The EFF is supporting a letter signed by 40 ISPs appealing for continuance of Title II protections.
The EFF is supporting a letter signed by 40 ISPs appealing for continuance of Title II protections.

The battle over control of the internet pathways – and who has rights to customer data – rages on.

Yesterday, a letter signed by more than 40 internet service providers (ISPs) was delivered to Ajit Pai, the chairman of the Federal Communications Commission (FCC). In contrast to the argument the FCC chairman has been making – namely that open internet rules harm ISPs – the message expressed support for the Open Internet Order and its underlying legal foundation under Title II of the Communications Act.

In the letter, the ISPs also assert they "have long supported network neutrality as a core principle for the deployment of networks for the American public to access the internet."

The conflict stems from a Congressional ruling last March that repealed broadband policy rules, according to a post on the blog of the Electronic Frontier Foundation (EFF), written by Ernesto Falcon, legislative counsel at the nonprofit whose stated purpose is to defend civil liberties in the digital world. At that moment, the classification of broadband services shifted to "common carrier service," regulated by Title II of the Communications Act, rather than an "information service," regulated by Title I of the same Act.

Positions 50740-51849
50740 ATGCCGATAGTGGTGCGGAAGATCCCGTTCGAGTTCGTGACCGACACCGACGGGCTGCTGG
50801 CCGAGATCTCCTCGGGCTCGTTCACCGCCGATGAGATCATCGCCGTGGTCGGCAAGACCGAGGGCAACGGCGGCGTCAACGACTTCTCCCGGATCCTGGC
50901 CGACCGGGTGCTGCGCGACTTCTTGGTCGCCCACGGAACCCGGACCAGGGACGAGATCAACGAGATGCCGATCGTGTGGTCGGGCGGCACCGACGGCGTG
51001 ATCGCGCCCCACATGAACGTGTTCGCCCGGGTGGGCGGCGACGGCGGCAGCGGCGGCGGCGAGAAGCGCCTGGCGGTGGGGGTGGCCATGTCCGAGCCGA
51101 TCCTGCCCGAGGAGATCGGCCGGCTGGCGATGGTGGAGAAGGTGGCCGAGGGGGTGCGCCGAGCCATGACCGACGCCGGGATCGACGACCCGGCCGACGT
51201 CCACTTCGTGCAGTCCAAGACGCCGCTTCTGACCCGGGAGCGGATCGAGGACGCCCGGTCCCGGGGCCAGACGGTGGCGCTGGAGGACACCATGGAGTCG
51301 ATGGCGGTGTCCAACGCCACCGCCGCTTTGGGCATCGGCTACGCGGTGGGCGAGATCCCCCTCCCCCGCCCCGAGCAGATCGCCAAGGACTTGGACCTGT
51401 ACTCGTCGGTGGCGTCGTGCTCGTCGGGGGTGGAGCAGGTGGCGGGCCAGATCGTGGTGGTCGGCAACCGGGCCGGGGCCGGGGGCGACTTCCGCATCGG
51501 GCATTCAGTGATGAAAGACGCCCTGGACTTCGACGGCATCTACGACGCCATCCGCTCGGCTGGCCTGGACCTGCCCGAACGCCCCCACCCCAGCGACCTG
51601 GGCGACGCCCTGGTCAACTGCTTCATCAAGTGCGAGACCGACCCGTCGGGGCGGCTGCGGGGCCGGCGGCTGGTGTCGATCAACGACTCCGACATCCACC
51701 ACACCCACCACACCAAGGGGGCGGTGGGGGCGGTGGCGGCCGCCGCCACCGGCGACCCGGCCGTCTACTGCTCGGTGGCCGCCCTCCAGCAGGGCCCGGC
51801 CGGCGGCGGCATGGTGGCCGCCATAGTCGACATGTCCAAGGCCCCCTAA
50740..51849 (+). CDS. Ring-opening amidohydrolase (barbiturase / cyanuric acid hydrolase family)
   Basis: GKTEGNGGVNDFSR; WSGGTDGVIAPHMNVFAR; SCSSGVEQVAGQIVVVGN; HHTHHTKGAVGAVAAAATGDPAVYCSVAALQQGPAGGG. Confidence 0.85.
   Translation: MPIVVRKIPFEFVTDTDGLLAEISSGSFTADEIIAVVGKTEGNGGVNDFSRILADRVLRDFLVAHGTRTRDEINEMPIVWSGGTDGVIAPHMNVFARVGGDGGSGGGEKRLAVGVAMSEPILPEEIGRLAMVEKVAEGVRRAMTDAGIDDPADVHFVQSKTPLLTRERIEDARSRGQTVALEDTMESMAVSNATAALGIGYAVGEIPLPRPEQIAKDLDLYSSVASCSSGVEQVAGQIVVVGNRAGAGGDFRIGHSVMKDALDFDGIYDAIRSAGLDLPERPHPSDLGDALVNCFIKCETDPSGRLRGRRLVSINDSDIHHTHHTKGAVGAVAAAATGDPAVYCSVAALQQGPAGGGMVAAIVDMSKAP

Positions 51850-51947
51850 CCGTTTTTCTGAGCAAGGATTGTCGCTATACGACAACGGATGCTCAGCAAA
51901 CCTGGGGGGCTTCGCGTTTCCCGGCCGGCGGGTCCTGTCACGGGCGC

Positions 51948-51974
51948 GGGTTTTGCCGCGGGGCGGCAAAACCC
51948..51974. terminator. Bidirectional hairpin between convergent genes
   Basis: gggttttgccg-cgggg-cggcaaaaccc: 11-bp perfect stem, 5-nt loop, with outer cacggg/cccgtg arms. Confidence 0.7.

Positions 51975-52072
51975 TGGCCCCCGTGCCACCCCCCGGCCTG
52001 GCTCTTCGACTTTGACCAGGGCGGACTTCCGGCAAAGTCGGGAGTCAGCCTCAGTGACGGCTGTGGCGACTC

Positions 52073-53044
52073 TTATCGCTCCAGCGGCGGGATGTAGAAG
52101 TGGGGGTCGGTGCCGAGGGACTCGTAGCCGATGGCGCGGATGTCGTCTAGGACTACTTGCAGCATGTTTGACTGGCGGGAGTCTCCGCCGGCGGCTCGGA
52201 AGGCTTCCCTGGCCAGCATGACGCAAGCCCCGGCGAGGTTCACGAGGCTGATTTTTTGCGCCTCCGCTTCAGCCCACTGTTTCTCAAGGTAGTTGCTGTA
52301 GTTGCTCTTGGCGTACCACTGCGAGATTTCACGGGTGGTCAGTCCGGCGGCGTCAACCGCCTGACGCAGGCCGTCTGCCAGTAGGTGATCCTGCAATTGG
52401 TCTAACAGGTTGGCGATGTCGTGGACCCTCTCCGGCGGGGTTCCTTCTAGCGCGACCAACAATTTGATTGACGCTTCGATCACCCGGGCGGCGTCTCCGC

A furor arose from those opposing the change, who argued that small players were being put at an unfair advantage from the bigger players, like Comcast, AT&T and Verizon. Reversing the 2015 decision – reclassifying broadband as a "common carrier" service – eliminates protections provided by Title II, the message to the FCC chairman stated.

"If [Chairman Pai] succeeds, not only are Section 201 and Section 202 – the core provisions that support network neutrality – on the chopping block, but also a whole host of other active provisions that protect competition in the broadband market," Falcon wrote.

Another issue he pointed to is the fact that ISPs can't determine their legal obligations with consumer data. While he surmises that the larger players plied Congress with millions of dollars in order to win access to the vast trove of customer data the providers retain in their databases, the smaller players are not interested in selling their customers' personal information to third parties for profit, at least not without their permission.

In fact, he wrote, almost all of these players were vehemently opposed to Congress repealing the privacy rules. The plan by the FCC chairman would remove the Section 222 privacy obligations for all broadband companies. "In essence, Chairman Pai's plan would be the nail in the coffin for broadband privacy that Congress started with its privacy repeal earlier this year," Falcon asserted.

"Network neutrality – the idea that ISPs should treat all data that travels over their networks fairly, without improper discrimination in favor of particular apps, sites or services – is a principle that must be upheld to protect the future of our open Internet," a spokesperson from the EFF said in a statement sent to SC Media on Wednesday. "It's a principle that's faced many threats over the years, such as ISPs forging packets to tamper with certain kinds of traffic or slowing down or even outright blocking protocols or applications."